The almond here also links this window to a feast scene in Window 23: The Prodigal Son (forthcoming) on the opposite side of the church. In this scene a Dundee cake, a traditional Scottish fruit cake decorated with almonds, takes pride of place on the table.

In the branches of the tree is a goldfinch. This bird is a symbol of Jesus’s Passion, the story of his arrest, trial, suffering, crucifixion, and death. On the journey to Calvary where he was crucified, Jesus was stripped, made to wear a crown of thorns, and carry a heavy wooden cross. Legend states that a small bird flew down and plucked one of the thorns from the crown. Some of his blood splashed onto the bird as it drew out the thorn, which is how the goldfinch got its red head (in some versions, the bird is a robin).

The Spring flowers at the bottom of the window. Detail from Window 9: The Almond Tree at the church of Saints Leonard and Fergus, Dundee, Scotland. Designed and made by AJ Naylor.

The Spring flowers at the bottom of the window.

Dad included three goldfinches in these windows. The first one is included in this window to represent Jesus in the womb of his mother, symbolised by the almond tree. This one is drawn and painted in an innocent, child-like way, as a way of prefiguring the next two

The coat of arms of Pope John Paul II. Detail from Window 9: The Almond Tree at the church of Saints Leonard and Fergus, Dundee, Scotland. Designed and made by AJ Naylor.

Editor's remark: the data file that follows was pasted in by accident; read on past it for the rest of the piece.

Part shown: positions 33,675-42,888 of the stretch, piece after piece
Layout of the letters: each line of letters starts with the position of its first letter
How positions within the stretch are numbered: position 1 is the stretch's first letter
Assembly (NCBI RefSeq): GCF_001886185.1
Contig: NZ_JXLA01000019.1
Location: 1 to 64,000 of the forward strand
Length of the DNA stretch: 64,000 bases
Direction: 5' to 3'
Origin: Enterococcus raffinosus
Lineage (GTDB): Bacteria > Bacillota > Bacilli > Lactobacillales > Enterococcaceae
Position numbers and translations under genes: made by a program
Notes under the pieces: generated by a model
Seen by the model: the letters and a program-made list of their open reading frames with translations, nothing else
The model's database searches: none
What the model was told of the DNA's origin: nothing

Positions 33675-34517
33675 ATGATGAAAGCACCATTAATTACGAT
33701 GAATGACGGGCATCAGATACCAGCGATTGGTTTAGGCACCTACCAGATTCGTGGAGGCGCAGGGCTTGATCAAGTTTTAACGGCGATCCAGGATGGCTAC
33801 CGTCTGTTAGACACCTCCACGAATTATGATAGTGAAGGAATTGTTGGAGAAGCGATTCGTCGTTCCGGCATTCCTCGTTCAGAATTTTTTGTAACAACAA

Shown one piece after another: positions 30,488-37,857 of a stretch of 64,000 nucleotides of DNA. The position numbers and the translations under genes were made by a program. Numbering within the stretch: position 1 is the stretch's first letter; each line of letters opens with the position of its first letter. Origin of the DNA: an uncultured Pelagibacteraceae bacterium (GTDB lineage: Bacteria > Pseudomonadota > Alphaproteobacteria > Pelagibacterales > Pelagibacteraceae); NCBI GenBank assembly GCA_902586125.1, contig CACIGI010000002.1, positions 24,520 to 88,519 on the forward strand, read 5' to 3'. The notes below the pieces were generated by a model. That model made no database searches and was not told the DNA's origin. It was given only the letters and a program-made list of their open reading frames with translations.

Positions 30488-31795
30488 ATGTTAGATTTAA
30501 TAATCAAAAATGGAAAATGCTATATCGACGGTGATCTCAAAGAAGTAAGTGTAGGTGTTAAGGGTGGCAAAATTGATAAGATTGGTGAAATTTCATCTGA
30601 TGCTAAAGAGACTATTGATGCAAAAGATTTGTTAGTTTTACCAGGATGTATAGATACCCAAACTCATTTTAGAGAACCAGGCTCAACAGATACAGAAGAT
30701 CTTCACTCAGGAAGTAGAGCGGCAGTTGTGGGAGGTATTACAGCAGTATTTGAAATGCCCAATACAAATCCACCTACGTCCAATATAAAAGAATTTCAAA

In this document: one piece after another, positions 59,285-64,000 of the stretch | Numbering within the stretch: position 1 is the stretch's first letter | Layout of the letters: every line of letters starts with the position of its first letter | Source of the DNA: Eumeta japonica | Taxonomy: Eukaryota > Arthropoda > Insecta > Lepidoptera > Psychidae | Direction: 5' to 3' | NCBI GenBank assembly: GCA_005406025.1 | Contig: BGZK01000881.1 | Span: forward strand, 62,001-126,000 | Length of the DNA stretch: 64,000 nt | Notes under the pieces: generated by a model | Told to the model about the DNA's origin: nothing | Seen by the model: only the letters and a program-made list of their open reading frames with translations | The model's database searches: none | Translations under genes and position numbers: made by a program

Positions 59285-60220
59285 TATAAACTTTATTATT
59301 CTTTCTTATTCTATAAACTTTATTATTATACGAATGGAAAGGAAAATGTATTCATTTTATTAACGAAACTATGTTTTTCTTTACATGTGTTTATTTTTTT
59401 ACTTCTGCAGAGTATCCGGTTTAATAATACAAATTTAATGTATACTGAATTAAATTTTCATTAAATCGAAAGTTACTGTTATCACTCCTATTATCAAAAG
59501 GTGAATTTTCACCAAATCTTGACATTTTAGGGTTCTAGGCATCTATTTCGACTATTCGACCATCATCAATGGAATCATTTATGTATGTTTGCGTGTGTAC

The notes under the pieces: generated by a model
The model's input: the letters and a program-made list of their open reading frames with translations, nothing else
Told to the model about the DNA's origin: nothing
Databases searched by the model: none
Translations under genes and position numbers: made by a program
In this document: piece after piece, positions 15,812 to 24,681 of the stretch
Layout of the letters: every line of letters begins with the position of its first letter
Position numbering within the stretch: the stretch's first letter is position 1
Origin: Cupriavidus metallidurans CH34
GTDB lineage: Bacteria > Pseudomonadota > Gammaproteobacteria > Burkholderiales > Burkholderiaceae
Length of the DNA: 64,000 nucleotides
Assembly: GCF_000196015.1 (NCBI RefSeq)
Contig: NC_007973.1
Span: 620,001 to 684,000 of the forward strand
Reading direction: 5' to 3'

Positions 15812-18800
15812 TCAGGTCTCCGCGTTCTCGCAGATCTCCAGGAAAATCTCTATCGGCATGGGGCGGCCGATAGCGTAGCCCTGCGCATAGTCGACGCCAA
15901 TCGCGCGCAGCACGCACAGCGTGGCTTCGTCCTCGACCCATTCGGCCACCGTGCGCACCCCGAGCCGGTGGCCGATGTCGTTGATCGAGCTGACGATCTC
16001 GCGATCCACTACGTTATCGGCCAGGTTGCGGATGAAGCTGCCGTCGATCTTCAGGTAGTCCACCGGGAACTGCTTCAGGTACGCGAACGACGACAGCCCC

The coat of arms of Pope John Paul II.

goldfinches which are painted more realistically, to indicate the living man. The first realistic one is a speckled juvenile goldfinch, painted among stylised thistles (the food of the goldfinch and the symbol of Scotland) in Window 11: The Sun and the Planets. It is a juvenile to represent a young Jesus. The second is a mature goldfinch, complete with red head, representing a Jesus who has fulfilled his destiny. It, too, appears on thistles, only this time it is attempting to balance on a thistle head, with its wings spread, echoing the crucified Christ which can be seen above it (see Window 22: Holy Orders, forthcoming).

As in the previous window, there is a profusion of flowers from the Scottish countryside at the bottom of this window. There is gorse – abundant among the sand dunes – buttercup, nettle, lily of the valley and a few other flowers we can no longer identify. A single insect, a little moth, flutters around.

Pope John Paul II, who was pope at the time of the creation and installation of these windows (from 1978-2005), was devoted to Mary the Mother of God, and his coat of arms reflected this devotion. At Fr McInally’s request, Dad included a copy of his coat of arms in the transom of this Marian window. The design shows the ‘Marian Cross,’ in gold on a blue shield, which contains the letter M for Mary in the bottom right corner, recalling the presence of Mary, the Mother of Jesus, standing beneath the cross at Jesus’s crucifixion. Above it is the highly detailed papal tiara – a three times crowned hat. Crossed behind the shield are gold and silver keys, ‘the keys of the Kingdom of Heaven,’ (Matthew 16.19) given by Jesus to his disciple Peter who, according to Catholic theology, was the first pope.